Of course, you have to decide how to manage the risk with your riding. For me, riding the V is a nice part of my life, so I'm going to keep looking for ways to be safer and have fun. Lots of people ride for years, accident free. I'm going to try to emulate them.
 

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Invader, I think he was on the meds during the crash site inspection. At least that's how I read it. Hopefully that's the case...Argh!! Scotty, you're too fast on the draw!

I find that if I just cover the brake with my middle finger(same way I ride my mountain bikes) I get just enough force to stop nicely. Had a car back out in front of me, snatched a finger full of front brake, applying some rear as well, and stopped with a little room to spare. I also try to gear down at the sme time to utilize the massive engine braking the V seems to have.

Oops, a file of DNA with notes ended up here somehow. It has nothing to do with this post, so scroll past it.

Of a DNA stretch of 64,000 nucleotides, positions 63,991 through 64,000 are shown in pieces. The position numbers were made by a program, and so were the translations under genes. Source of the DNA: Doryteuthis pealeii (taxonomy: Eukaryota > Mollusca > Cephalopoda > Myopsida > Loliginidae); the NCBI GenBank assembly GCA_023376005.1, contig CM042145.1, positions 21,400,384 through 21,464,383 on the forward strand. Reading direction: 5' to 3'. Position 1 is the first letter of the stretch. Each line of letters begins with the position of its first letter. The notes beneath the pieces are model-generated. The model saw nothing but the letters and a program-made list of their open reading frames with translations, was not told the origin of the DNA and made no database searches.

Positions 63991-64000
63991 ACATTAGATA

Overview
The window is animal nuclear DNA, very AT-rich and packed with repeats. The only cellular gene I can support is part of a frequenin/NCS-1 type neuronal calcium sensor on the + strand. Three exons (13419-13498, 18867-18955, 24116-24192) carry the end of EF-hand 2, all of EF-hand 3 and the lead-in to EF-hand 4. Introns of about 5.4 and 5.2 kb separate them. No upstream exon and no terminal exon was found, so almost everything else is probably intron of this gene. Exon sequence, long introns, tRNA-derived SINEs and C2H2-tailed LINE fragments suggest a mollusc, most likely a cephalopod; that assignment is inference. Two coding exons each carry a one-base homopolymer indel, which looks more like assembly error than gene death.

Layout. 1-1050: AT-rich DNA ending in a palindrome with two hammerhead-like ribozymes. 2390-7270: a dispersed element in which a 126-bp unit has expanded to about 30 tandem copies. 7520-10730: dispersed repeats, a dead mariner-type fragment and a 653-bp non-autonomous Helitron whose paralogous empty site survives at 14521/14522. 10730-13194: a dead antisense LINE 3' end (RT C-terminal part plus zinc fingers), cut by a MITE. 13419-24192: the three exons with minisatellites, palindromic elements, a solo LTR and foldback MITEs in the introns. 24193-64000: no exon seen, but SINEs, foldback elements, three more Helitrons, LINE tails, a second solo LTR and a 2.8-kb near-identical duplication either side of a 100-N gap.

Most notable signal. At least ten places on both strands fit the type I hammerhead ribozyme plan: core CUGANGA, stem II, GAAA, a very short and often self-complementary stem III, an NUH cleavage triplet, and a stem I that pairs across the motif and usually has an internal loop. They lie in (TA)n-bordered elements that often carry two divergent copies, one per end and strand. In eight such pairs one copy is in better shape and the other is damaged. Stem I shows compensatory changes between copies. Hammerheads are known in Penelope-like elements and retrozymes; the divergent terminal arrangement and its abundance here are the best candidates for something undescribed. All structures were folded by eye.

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Believe the main problem is too much front brake too fast. I've really cranked on the front brake hard but steady and was susprised the front end didn't wash out. In the case of the dog i've had that happen just stand on the pegs pull up on the bars and hit the dog you go right over it. the dog i hit was a full grown rottie.
 

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That's right, better run over it than crash... I was slowed down to a trot when this kid's tall clumsy dog turned in front of my path at last moment for a friendly greeting. My WR426's front wheel just smacked his head out of my way, with the kid yelling :eek: "You hit my dog!" frantically checking it for injuries... My friend on ADV640 stopped to comfort him. :)
 

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Along with others here, my suggestion is to "cover" your front brake lever with just TWO fingers. That way, in a surprised reaction, you will tend toward NOT being able to lock-up the front wheel, but in normal circumstances you'll be able to use more or less 'finger power'.